We Christians often struggle to counter commercialism’s sirenic come-hither calls as we begin our gift shopping. We’ve learned, over the years, at least in theory, how keep the hectic and to do lists from robbing us of the spirit of Christmas. We focus on the gift of the Christ child. And, as we shop, we contemplate gifts of the Nativity and their meaningfulness.
However, following the example of shepherds and magi before the manger is a tall order. How do we compete with gold, frankincense and myrrh?
Understanding the gifts placed before the manger thousands of years ago brings home the impetus to package the past for loved ones. Stories are gifts not available in retail stores, but that come from the stores of the heart.
How are our stories worthy of the Nativity?
Obviously, the gift of shared stories is a gift of something precious to us. But are our stories worthy of the Nativity?
I’ll be honest. I seriously doubt that anything I’m capable of producing is worthy of the capital-N Nativity. However, we’re not told to compete with the Magi. We’re taught to emulate them. In doing that we can honor the concept of the lower-case-n nativity—what Dictionary.com calls one’s “birth with reference to place or attendant circumstances”
That’s exactly what we do when we fill in the dashes between birth dates and death dates. When we leave a record of lives, we provide bring the attendant circumstances to life. We share our nativity.
Stories are as precious as gold.
The richness of our stories comes in their power to connect. Our personal stories connect us to those we love. Family stories root us and sustain us.
Back in Sunday school, we learned that in addition to its monetary value, gold indicated Jesus’ kingly status. However, some study aids, such as The Wealth of the Magi, suggest that monetary gift was more than symbolic. Perhaps these gifts financed Mary and Joseph’s escape from Herod and supported them as they raised Jesus and his siblings. In other words, the gifts sustained them through terrifying times.
Perhaps that’s the key to the costliness of our shared stories. They form a life-giving, hope-giving marrow of our family.
Can the sharing of stories be compared to the Magi’s gifts of a “priestly” incense? Admittedly, researching it, I feared it might be stretching the metaphor.
According to Laura Leddy Turner, the Magi’s gift of frankincense to the Christ child symbolized their acknowledgement of Jesus’ role as a priest. Obviously, it’s not on the same order of magnitude, but in a small way, we do that as we create a legacy. Such a gift of love acknowledges the role that loved ones have played—or will play—in our lives.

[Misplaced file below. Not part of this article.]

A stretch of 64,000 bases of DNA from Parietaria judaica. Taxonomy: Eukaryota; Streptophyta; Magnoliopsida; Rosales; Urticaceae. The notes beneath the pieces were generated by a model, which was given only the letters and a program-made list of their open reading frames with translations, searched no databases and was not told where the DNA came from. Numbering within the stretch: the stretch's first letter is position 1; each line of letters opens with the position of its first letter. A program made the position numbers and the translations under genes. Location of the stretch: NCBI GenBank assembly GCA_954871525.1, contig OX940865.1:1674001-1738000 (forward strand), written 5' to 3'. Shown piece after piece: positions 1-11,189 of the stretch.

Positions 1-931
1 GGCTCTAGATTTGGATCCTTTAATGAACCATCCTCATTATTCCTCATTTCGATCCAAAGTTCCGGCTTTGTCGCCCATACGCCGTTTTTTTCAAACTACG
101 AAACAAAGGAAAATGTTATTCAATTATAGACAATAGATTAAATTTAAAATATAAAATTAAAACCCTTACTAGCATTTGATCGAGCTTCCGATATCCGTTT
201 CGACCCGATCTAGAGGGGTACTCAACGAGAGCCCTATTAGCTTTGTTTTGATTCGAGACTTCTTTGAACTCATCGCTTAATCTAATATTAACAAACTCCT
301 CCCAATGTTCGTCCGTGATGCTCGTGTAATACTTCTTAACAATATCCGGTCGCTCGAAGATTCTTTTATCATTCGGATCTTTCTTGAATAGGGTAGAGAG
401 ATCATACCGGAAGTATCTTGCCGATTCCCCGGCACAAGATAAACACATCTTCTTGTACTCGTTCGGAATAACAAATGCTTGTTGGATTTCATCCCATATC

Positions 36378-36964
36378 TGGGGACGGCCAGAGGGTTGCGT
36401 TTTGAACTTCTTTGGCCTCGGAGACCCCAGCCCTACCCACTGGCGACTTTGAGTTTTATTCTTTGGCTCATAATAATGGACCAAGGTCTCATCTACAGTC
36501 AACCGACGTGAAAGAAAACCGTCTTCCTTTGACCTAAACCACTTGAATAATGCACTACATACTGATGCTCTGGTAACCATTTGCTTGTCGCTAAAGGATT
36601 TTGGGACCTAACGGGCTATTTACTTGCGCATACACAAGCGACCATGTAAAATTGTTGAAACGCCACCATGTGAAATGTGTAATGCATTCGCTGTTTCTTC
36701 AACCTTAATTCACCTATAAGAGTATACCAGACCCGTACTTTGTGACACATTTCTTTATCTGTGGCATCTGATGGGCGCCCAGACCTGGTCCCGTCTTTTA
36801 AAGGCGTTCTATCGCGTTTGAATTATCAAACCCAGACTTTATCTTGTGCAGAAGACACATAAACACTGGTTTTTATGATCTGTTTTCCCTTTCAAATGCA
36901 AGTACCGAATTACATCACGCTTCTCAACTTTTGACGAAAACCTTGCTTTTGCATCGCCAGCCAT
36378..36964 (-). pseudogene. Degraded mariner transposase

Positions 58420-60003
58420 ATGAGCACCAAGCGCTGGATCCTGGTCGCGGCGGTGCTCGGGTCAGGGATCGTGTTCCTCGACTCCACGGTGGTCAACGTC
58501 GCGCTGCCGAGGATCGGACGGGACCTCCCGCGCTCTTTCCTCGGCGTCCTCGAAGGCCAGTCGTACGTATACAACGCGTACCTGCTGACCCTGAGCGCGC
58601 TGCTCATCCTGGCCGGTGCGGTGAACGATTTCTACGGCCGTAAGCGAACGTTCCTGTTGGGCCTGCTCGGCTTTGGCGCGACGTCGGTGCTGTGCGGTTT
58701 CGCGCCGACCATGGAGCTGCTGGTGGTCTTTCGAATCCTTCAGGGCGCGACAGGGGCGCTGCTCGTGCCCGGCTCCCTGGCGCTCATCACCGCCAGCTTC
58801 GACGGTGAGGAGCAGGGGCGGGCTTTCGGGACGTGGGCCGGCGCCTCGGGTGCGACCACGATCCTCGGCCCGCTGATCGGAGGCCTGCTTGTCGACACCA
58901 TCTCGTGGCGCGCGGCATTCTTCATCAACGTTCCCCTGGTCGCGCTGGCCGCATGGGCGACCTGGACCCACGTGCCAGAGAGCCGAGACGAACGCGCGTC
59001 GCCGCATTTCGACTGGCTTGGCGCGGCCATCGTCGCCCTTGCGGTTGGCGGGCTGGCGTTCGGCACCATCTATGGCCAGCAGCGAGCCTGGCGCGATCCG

Our shared stories validate that family isn’t just about sharing DNA. They are people worthy of us opening our hearts and sharing our life journeys.
Like gathering our stories, harvesting frankincense was a time-consuming process,” explains Jack Zavada. A cut on the evergreen Boswellia shrub leaks sap over two to three months, slowly crystalizing into resin teardrops. Its aromatic smoke represents prayers floating to Heaven. New research even suggests that its smoke can “alleviate anxiety or depression.”
Like frankincense, our forbearers’ stories are ethereal as smoke, yet carry great meaning. And, they too have a therapeutic value. By compiling and sharing them, we not only substantiate our ancestors’ position on our pedigrees, but the lives they lived. Like a sticky resin that turns into a precious gift, stories fill in the details of their lives so that their descendants can connect to them.
According to scholars, myrrh symbolizes “bitterness, suffering, and affliction.” If you’re a Memories of Me reader, you know I believe there’s great value in sharing the bad times as well as the good.
Myrrh is thought to have foretold of the bitterness and affliction that Christ would suffer. An embalming element, myrrh was also used to anoint Christ’s body after his death.
Our mortality isn’t something that we like to think about, but the need to preserve some part of ourselves is what drives many of us to pass down stories and memories. Like the analgesic properties of myrrh, our stories allow us to console and cajole after we’re gone.
Harvesters would distill the crystals and gum scraped from the trunk “to extract its aromatic oil.” The Rebecca at the Well Foundation states that the hard-to-spell-word itself comes from the “Hebrew word Mowr which means ‘distilled,’ and the word Marar which means ‘bitterness.’”
Sounds like a labor of love to me. One in which we don’t put on any pretense of a life filled only with unicorns and rainbows. A legacy that includes both joys and sorrow allows loved ones understand the form our lives have taken and take heart from it.
That’s quite fitting for a substance known for both its regenerative properties as well as its use during the darkest of days.